The median delay in implementing therapies at the early stages of HCC was approximately 50 days, but so far this study did not identify any impact on OS. I certainly agree that in cases of advanced HCC, a 50-day delay in implementation of therapy may have important clinical implications. Extensive studies are needed to assess the impact of the COVID-19 pandemic on health service utilization in patients with HCC.

Yuan and colleagues conducted a large, multicenter, real-world study of 582 patients to assess transarterial chemoembolization (TACE)-based systemic therapy in patients with HCC.6 Patients received TACE monotherapy, TACE plus TKIs, TACE plus ICIs, or TACE plus TKIs plus ICIs. The investigators observed that the group treated with TACE plus TKIs plus ICIs achieved the longest median progression-free survival (PFS) and OS compared with the other 3 study groups. What are your views on TACE, and does this study provide compelling evidence of its efficacy for treatment of HCC?

This study is an uncontrolled investigation that provides some interesting data, but I do not anticipate it having any impact on the management of patients with HCC. Several phase 3 trials being conducted for regulatory approval are comparing TACE monotherapy vs TACE-based combination therapies with durvalumab plus bevacizumab, atezolizumab plus bevacizumab, and lenvatinib plus pembrolizumab. I expect that these trials will change current clinical practices for HCC because systemic therapies are likely to be used in combination with locoregional therapies in intermediate stage HCC.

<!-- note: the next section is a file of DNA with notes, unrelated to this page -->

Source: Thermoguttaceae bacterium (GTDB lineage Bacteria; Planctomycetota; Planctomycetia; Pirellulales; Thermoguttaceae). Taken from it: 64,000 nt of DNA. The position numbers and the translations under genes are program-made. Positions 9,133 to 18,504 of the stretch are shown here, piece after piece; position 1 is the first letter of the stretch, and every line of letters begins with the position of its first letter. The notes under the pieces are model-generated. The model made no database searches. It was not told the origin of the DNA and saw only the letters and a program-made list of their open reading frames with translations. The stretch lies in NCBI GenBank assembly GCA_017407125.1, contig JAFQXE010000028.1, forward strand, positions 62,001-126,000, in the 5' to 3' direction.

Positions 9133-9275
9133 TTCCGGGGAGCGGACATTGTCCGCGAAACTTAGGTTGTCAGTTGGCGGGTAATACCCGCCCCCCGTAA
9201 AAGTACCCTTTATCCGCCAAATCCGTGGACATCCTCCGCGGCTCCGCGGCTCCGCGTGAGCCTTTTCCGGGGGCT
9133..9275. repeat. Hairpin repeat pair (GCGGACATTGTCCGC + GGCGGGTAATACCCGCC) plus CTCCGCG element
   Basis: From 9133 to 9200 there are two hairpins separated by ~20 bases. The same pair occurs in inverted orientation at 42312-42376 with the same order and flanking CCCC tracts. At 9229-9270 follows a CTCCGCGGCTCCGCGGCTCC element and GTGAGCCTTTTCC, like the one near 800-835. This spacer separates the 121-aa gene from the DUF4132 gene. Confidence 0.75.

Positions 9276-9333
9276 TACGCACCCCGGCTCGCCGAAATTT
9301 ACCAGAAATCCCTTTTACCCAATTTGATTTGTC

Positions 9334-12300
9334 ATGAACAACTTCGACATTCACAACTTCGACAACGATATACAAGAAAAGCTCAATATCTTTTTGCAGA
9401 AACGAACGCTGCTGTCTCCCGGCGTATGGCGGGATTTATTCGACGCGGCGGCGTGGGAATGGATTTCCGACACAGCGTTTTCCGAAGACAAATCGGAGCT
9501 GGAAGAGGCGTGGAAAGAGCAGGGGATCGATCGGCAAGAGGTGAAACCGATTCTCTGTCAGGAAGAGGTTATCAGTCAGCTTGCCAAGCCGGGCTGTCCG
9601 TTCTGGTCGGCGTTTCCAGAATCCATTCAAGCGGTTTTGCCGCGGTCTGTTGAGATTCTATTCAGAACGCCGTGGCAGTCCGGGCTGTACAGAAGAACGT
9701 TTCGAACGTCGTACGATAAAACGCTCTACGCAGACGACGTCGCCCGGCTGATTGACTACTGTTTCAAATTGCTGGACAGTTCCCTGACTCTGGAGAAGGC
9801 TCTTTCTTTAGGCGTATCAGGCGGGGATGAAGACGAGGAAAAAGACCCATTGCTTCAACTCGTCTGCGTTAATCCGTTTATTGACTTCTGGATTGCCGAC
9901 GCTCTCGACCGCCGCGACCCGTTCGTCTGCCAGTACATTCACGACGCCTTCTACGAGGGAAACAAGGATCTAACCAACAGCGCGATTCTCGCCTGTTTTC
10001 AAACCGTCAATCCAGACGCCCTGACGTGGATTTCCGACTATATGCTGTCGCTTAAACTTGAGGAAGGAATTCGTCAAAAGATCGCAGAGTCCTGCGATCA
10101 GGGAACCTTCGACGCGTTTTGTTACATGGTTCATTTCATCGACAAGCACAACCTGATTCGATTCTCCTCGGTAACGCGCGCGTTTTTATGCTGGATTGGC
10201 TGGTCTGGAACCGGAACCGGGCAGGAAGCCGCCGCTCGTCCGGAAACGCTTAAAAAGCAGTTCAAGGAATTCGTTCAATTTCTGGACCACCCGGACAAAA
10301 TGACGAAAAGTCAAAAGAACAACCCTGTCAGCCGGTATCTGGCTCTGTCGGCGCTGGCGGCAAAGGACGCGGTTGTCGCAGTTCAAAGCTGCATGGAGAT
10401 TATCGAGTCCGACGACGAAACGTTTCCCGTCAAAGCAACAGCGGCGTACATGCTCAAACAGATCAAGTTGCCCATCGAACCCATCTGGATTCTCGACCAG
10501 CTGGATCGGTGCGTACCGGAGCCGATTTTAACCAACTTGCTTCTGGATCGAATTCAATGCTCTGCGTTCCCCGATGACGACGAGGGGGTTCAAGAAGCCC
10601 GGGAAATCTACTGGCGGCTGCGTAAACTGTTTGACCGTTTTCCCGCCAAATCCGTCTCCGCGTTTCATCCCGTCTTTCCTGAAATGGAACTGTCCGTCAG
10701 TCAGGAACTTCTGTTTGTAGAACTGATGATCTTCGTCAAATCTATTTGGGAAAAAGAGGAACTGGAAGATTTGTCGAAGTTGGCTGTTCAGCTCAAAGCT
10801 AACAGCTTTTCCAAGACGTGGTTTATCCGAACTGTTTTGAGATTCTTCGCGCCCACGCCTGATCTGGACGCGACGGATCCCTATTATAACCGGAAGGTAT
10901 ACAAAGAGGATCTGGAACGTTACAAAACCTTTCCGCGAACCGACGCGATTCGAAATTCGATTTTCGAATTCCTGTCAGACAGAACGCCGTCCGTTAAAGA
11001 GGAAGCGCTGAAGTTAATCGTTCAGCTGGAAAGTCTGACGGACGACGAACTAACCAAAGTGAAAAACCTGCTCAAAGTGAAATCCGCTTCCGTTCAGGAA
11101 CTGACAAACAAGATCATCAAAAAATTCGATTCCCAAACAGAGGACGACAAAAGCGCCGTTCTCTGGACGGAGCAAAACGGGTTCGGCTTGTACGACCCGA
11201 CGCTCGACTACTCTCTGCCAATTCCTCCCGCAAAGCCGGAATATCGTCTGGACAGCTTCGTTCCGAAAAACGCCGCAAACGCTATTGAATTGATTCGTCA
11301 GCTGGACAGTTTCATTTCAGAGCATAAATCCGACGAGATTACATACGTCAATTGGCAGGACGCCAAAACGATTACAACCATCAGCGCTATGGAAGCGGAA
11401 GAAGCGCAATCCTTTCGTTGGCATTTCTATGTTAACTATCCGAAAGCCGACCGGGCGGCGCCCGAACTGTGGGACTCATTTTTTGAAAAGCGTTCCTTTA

Cuproptosis, a newly discovered cell death process triggered by targeted accumulation of copper in mitochondria, was assessed by Wang and colleagues as part of an HCC risk model.7 These researchers applied it to develop a prognosis model and drug candidate selection method for HCC. They found that IC50 values of doxorubicin, vinorelbine, and cisplatin were lower for patients in the high-cuproptosis-risk-score group, while chemotherapy drugs such as elesclomol, gefitinib, and imatinib had lower IC50 values when used for patients with low cuproptosis risk scores. The authors suggest that a cuproptosis risk model may facilitate selection of anticancer drugs for patients with HCC. Do you think this work will provide new insight into the prognostication of HCC? Might this research have other applications in healthcare?

In their communication, which includes assessment of 530 patients, the researchers provide evidence of certain correlations in terms of cell subtypes found in the tumor microenvironment and how these link to the potential effectiveness of systemic therapies. The data are preliminary, and the research is very new and far from clinical implementation.

The question of whether programmed death ligand-1 (PD-L1) is a good predictive biomarker for use of anti-PD-1 therapy in esophagogastric cancer was debated in detail during a Controversy Session at ESMO this year. Several abstract presentations1,2,4 showed encouraging efficacy data from phase 3 trials of first-line treatment with an anti-PD-1 antibody with or without a kinase inhibitor in patients with advanced HCC. Can you share some key learning points from this research and your opinion on the use of PD-L1-related therapies for patients with advanced HCC?

I think these drugs are currently the backbone of any drug combination used as front-line treatment for HCC. At this point, the most recent trials show that frontline therapy with atezolizumab plus bevacizumab8 or durvalumab plus tremelimumab3 is superior to sorafenib in the treatment of HCC.
It is important to bear in mind that there are substantial differences between the current trials in terms of patient populations. Consider, for instance, IMbrave 150 ( Identifier: NCT03434379), a global, randomized, open-label, phase 3 study of atezolizumab plus bevacizumab vs sorafenib in patients with unresectable HCC; this trial includes more patients with advanced diseases, including main portal vein invasion up to 14% and aggressive tumors.8 According to guidelines, atezolizumab-bevacizumab is considered the mainstay of treatment, whereas durvalumab-tremelimumab is mostly considered for patients with a potential risk of variceal bleeding who have contraindications for bevacizumab.